Organic gardener growing food and flowers, lovin' pollinators and birds.

The Gardener's November Calendar

Every year I like to play this game called, “Winter isn’t coming yet.” 

It’s a game of procrastination. How much can I put off planting until my fingers are so frozen that I can’t dig anymore holes for perennials and bulbs? There always seems to be a rush of tasks that were put off all summer. Add to that last-minute purchases from plant and bulb sales, the end of Daylight Savings Time, and falling temperatures – and, well, it can get pretty entertaining — for those watching from their windows anyway. 

Below are some of the garden chores to focus on this month. If you'd prefer the ~2:30 overview, watch this instead:


  • Start microgreens! For a satisfying fresh food kick to your sandwiches, burgers and salads, grow microgreens under lights. This is one of the projects I share in "Micro Food Gardening." They are fast growing and delicious! 

  • Garden clean-up: Fall cleanup doesn’t mean that you need to remove every fallen leaf from the property. I previously shared how this has changed for me over the years, and how it is especially important to leave some plants standing to help native pollinators overwinter.
    • Pile fallen leaves into raised beds to help improve the soil over the winter. Many native butterflies and moths will hibernate in fallen leaves over the winter as well, so keeping as many on your property as possible is really beneficial in the long run. 
    • If you do end up cutting back some perennials, leave those hollow stems on top of compost pile or along the back fence for insects to hibernate in.
  • It’s time to sow milkweed. If you plan to sow milkweed seeds outdoors for plants next spring, scatter those seeds so they can receive the stratification they need over the winter. For more milkweed growing tips, read more here.

  • Harvest dahlias. After the first frost hits, it’s time to dig these tubers up. I don't have a basement to store my dahlias, and my garage is detached and gets too cold to store them successfully over the winter. I have had success two ways with overwintering dahlias.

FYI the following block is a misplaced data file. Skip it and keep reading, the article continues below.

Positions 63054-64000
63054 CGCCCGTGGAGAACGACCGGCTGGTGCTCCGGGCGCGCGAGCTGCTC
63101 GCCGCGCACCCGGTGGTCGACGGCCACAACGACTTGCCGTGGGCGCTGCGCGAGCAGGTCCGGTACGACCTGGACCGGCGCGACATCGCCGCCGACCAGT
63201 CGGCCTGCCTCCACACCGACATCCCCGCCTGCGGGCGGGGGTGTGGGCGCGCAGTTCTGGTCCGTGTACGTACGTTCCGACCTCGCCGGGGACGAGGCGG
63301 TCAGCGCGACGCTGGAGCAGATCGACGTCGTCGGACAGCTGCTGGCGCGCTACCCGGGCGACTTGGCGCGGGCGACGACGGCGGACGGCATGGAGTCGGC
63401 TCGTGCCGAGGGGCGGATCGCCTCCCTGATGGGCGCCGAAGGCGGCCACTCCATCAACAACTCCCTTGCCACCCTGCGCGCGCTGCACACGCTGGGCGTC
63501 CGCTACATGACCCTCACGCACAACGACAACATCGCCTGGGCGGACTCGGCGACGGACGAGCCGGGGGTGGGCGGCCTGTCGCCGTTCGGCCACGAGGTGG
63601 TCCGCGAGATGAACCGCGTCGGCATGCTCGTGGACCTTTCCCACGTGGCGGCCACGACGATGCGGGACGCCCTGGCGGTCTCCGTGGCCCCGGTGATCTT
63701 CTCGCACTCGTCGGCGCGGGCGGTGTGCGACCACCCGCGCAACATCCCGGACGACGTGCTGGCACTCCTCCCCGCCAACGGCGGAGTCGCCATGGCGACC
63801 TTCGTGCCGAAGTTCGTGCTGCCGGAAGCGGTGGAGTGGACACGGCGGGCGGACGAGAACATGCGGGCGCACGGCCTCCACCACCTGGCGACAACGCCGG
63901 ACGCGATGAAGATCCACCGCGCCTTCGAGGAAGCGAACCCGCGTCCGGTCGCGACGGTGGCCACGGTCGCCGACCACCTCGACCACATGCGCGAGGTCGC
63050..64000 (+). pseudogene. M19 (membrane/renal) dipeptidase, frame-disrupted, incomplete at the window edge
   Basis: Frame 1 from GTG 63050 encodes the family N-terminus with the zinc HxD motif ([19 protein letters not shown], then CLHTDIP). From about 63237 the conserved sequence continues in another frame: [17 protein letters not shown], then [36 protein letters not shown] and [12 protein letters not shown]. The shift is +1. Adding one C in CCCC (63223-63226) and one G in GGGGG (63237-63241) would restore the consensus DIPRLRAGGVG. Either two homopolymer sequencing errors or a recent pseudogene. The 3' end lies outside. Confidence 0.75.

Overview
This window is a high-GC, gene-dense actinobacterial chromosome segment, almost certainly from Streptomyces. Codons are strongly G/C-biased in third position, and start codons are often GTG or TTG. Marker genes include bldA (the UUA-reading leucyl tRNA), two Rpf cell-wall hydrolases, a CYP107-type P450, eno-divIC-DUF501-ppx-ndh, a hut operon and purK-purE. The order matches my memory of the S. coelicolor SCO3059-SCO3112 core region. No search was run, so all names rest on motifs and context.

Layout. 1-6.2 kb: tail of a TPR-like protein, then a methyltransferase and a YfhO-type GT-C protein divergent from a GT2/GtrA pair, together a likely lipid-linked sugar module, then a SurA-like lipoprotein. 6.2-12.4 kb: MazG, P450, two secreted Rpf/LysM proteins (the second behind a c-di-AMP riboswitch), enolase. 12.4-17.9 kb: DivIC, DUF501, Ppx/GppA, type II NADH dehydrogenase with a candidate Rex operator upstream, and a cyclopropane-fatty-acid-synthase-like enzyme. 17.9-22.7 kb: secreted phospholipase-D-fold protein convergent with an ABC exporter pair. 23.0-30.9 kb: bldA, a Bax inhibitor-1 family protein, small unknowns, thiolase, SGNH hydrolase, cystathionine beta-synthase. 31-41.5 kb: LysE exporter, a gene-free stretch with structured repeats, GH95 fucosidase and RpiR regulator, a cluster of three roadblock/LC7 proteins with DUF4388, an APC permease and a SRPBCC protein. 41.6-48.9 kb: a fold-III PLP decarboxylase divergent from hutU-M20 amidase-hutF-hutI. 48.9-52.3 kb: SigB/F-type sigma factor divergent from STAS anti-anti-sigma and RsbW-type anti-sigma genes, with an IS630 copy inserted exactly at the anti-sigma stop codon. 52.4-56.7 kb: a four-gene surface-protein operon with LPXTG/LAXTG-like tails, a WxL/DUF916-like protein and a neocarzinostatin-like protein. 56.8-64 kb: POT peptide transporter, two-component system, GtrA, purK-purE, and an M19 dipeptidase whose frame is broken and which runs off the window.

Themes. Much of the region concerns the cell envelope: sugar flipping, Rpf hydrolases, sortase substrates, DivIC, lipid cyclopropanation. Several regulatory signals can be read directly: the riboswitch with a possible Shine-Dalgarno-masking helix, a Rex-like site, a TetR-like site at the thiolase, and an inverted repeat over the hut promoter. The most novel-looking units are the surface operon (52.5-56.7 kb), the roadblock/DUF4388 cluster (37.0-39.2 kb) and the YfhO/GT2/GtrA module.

• After frost arrives, I dig up my tubers and let the dry dirt fall off. One way is to store them in a cardboard box by my front door for the entire winter (this is my "coolest" hallway).  Periodically, over the winter, I would check to see if the tubers were shriveling up, and if they were, I'd mist them with a little water. I had a 95% success rate of the tubers overwintering. 
    • The second way is to take the tubers and place them in a plastic bin with vermiculite and layer them in. I leave the lid slightly open so that way excess moisture can escape. Read more about ways you can store dahlias from my interview with the Dahlia Man of Newport, Rhode Island. (And while you are at it, harvest caladiums, glads and cannas, too.) 

  • One final haircut. Give the lawn one final mowing, taking with it the leaves. By doing this, they will decompose on top of the lawn, providing nutrients to the soil.
  • Spring bulbs! As long as the ground isn't frozen, plant plant plant!

  • Label plants before they go dormant. Order permanent tags, such as those from Plants Map. I ordered tags for some of my hellebores and shrubs years ago and they have held up really well! (I am in the process of ordering more to set out before I lose the flimsy disposable tags in the snow.)

  • Plant an amaryllis bulb or paper whites bulbs to keep flowers blooming indoors. Now is the time to start staggering bulbs for blooms this holiday. Paper whites can bloom as soon as three weeks after they are planted, so if you want to prolong the display, plant a new batch every few weeks.  Same goes for amaryllis bulbs as well. You can view more information on planting amaryllis bulbs here.
  • Protect roses. Roses bloom on new wood, and one way to ensure they make it through the winter is by mounding soil up around the base of the rose, which protects the canes from temperature fluctuations.

  • Empty out containers. Terra cotta, ceramic and concrete containers can crack if you leave soil in them during the winter. You can reuse the soil by putting it in your raised beds.

  • Clean bird feeders. If you haven’t already, clean your feeders before filling them with new suet and seed for the winter season.

  • Decorate for the season. Need some decorating ideas for the upcoming holiday season? Look to your garden. Check out these ideas.

  • Tree watch. Take stock of any trees that will need winter pruning, such as pear and apple trees.


I garden in Zone 6b of Central Connecticut. What are you working on in the garden this month?

Originally published: Nov. 2, 2020. Updated: Nov. 1, 2021. 


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